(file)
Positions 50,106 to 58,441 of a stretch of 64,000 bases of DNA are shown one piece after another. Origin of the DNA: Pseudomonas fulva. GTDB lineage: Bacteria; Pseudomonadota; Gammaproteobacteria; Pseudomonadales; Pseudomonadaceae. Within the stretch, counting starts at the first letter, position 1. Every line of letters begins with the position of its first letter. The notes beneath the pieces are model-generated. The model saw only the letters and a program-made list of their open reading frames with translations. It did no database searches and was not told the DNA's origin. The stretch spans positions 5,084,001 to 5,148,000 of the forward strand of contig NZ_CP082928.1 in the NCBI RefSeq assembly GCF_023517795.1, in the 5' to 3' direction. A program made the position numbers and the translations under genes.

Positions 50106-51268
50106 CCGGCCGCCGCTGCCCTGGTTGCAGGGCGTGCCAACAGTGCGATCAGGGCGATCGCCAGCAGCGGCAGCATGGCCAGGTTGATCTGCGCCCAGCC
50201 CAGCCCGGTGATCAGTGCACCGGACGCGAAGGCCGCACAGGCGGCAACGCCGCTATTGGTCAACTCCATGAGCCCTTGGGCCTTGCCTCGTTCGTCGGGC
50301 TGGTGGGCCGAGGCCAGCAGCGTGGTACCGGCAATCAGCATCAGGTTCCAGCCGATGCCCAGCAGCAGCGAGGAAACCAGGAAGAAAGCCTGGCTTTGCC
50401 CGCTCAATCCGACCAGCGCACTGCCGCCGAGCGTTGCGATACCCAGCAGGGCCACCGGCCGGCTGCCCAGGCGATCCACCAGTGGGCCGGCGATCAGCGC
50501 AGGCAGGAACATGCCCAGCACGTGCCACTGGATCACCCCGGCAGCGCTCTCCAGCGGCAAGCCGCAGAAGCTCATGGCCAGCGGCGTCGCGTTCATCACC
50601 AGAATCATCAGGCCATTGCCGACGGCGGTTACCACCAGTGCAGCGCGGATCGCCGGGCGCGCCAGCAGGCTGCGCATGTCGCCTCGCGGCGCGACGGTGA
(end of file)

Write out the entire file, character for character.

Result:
Positions 50,106 to 58,441 of a stretch of 64,000 bases of DNA are shown one piece after another. Origin of the DNA: Pseudomonas fulva. GTDB lineage: Bacteria; Pseudomonadota; Gammaproteobacteria; Pseudomonadales; Pseudomonadaceae. Within the stretch, counting starts at the first letter, position 1. Every line of letters begins with the position of its first letter. The notes beneath the pieces are model-generated. The model saw only the letters and a program-made list of their open reading frames with translations. It did no database searches and was not told the DNA's origin. The stretch spans positions 5,084,001 to 5,148,000 of the forward strand of contig NZ_CP082928.1 in the NCBI RefSeq assembly GCF_023517795.1, in the 5' to 3' direction. A program made the position numbers and the translations under genes.

Positions 50106-51268
50106 CCGGCCGCCGCTGCCCTGGTTGCAGGGCGTGCCAACAGTGCGATCAGGGCGATCGCCAGCAGCGGCAGCATGGCCAGGTTGATCTGCGCCCAGCC
50201 CAGCCCGGTGATCAGTGCACCGGACGCGAAGGCCGCACAGGCGGCAACGCCGCTATTGGTCAACTCCATGAGCCCTTGGGCCTTGCCTCGTTCGTCGGGC
50301 TGGTGGGCCGAGGCCAGCAGCGTGGTACCGGCAATCAGCATCAGGTTCCAGCCGATGCCCAGCAGCAGCGAGGAAACCAGGAAGAAAGCCTGGCTTTGCC
50401 CGCTCAATCCGACCAGCGCACTGCCGCCGAGCGTTGCGATACCCAGCAGGGCCACCGGCCGGCTGCCCAGGCGATCCACCAGTGGGCCGGCGATCAGCGC
50501 AGGCAGGAACATGCCCAGCACGTGCCACTGGATCACCCCGGCAGCGCTCTCCAGCGGCAAGCCGCAGAAGCTCATGGCCAGCGGCGTCGCGTTCATCACC
50601 AGAATCATCAGGCCATTGCCGACGGCGGTTACCACCAGTGCAGCGCGGATCGCCGGGCGCGCCAGCAGGCTGCGCATGTCGCCTCGCGGCGCGACGGTGA